Blu-ray: Panda! Go Panda! (Discotek)

Order

Panda! Go Panda!


English Blu-ray Title (Region A)

Panda! Go Panda!

Sound:

Japanese (2.0 Stereo), Japanese (1.0 Mono), English (2.0 Stereo)

Subtitles:
Length:
Release:
Company
:
Discs:
Aspect Ratio:

English, English (Onscreen Text Only)
72 minutes
2017
Discotek
1
1.33:1

Movie:

Panda! Go Panda! / Panda! Go Panda! Rainy Day Circus

Blu-ray

Extras

  • Menus (English)
  • Chapters (6/6)
  • Trailers: Panda! Go Panda!, Panda! Go Panda! Rainy Day Circus, Panda! Go Panda 2008 Re-Release
  • Panda! Go Panda! Exhibit (13 minutes)
  • Interview with Isao Takahata (40 minutes)

Captures


Review

By: Anthony Romero

Discotek unleashes the two Panda! Go Panda! films to Blu-ray. These two films were early entries from Hayao Miyazaki and Isao Takahata. They are almost always released together as they are short in length because they originally were released alongside other movies, with the first released with a reissue of Destroy All Monsters (1968) and Daigoro vs. Goliath (1972).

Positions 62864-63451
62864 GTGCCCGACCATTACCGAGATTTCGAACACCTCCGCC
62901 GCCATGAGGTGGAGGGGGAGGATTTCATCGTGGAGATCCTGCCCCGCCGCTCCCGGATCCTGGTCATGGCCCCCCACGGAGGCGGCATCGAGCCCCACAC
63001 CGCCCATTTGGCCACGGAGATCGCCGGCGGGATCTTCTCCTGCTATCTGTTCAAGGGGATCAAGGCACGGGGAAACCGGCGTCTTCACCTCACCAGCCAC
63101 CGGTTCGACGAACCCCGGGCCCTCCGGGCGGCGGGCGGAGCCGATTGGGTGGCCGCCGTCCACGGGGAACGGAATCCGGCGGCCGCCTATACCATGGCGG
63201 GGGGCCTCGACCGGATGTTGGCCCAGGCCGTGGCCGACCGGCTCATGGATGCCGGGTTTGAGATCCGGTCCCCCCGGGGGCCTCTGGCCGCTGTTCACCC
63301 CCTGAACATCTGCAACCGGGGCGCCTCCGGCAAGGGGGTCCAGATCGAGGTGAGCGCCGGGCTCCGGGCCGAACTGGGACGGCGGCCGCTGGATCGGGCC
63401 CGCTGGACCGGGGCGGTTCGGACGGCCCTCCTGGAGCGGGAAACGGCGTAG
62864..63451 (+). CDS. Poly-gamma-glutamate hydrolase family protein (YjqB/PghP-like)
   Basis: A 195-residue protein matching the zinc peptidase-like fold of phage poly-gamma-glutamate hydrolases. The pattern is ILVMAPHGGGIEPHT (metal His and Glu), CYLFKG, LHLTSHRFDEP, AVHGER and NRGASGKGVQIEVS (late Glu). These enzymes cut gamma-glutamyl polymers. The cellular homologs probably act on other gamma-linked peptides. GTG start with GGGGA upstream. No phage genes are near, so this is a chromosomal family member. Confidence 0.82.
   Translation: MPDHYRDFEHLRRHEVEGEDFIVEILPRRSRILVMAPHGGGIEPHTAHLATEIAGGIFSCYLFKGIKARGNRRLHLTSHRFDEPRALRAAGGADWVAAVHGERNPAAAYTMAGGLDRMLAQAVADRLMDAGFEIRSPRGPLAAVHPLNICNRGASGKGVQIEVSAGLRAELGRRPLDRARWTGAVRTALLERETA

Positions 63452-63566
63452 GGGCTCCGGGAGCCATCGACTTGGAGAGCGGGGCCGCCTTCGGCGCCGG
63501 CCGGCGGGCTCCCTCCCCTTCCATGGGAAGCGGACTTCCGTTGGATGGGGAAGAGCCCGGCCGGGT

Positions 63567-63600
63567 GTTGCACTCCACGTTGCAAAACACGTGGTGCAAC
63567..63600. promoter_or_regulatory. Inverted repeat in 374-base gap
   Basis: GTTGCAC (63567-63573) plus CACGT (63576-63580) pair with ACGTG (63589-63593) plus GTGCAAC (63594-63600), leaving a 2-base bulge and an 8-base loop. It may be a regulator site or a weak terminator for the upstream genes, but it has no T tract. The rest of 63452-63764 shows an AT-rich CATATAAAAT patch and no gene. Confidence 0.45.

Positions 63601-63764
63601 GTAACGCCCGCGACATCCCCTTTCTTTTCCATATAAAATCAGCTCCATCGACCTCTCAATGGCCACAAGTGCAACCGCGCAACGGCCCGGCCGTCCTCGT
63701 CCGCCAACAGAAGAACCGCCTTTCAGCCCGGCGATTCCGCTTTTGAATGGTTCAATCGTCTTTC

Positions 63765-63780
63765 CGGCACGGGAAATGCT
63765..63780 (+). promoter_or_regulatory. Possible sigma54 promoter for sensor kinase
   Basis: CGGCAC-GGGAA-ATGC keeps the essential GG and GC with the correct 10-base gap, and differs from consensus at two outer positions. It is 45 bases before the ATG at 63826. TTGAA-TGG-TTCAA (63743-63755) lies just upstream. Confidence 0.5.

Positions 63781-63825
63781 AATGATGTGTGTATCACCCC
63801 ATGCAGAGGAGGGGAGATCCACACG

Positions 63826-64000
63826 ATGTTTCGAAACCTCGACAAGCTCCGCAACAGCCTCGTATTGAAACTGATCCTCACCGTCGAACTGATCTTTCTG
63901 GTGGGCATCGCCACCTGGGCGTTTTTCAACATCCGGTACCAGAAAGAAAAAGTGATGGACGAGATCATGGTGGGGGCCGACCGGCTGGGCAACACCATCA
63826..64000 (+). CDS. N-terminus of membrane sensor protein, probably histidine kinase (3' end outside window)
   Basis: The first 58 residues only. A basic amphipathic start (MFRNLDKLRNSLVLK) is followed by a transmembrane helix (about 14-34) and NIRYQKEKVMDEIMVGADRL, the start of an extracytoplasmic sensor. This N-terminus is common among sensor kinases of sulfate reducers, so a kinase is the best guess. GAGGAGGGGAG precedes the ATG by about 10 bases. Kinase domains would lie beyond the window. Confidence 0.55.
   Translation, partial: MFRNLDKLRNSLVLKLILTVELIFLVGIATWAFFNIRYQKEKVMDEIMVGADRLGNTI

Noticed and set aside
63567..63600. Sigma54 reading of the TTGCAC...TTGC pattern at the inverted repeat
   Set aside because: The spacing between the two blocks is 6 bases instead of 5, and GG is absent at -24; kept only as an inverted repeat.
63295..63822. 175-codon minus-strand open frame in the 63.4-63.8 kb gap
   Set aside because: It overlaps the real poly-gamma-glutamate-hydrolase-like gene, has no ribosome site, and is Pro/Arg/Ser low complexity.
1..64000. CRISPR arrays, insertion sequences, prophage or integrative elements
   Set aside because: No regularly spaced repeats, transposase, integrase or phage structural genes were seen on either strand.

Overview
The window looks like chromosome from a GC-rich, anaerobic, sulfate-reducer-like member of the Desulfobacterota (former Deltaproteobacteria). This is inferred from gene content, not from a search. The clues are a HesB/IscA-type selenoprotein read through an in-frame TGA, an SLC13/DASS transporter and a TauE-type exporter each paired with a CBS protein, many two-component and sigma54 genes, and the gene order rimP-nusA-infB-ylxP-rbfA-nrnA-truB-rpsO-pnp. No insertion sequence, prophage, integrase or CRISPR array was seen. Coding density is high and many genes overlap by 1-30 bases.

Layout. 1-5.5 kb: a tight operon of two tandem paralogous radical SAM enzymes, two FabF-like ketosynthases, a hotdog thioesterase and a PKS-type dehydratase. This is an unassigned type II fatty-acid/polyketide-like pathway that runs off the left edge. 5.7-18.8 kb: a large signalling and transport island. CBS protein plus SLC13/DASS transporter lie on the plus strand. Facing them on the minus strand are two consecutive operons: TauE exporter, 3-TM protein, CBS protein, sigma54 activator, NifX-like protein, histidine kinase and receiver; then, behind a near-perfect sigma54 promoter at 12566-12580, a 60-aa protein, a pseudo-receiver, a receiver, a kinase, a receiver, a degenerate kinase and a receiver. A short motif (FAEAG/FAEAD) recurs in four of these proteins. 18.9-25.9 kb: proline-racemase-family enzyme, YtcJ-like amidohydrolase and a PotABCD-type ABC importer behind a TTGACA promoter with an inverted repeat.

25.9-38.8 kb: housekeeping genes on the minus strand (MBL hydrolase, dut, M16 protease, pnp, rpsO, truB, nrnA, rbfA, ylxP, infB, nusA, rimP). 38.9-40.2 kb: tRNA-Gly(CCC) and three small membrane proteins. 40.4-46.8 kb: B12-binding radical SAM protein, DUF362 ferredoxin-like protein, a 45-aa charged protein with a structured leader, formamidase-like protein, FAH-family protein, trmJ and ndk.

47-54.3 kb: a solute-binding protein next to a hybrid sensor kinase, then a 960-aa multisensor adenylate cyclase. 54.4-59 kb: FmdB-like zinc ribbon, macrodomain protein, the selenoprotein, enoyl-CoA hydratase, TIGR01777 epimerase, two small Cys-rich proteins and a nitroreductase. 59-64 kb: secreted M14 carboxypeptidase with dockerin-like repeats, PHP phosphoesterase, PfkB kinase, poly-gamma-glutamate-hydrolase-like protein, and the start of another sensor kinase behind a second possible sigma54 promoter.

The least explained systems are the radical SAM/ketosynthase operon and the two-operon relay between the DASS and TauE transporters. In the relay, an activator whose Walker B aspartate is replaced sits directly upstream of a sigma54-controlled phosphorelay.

As for this particular release, it's really great across the board. It's got excellent video and great audio presentations while it has a wealth of extras as well.


 Video: Star Rating


I was bracing for a video track that essentailly was a high definition version of what was available on DVD by Discotek. That assumption was based on the fact that the packaging was the same and the extras were, more or less, the same. However, as it turns out the video quality is vastly superior here. This is immedialty noticed on the opening title screen which, while still not flawless, looks so much better.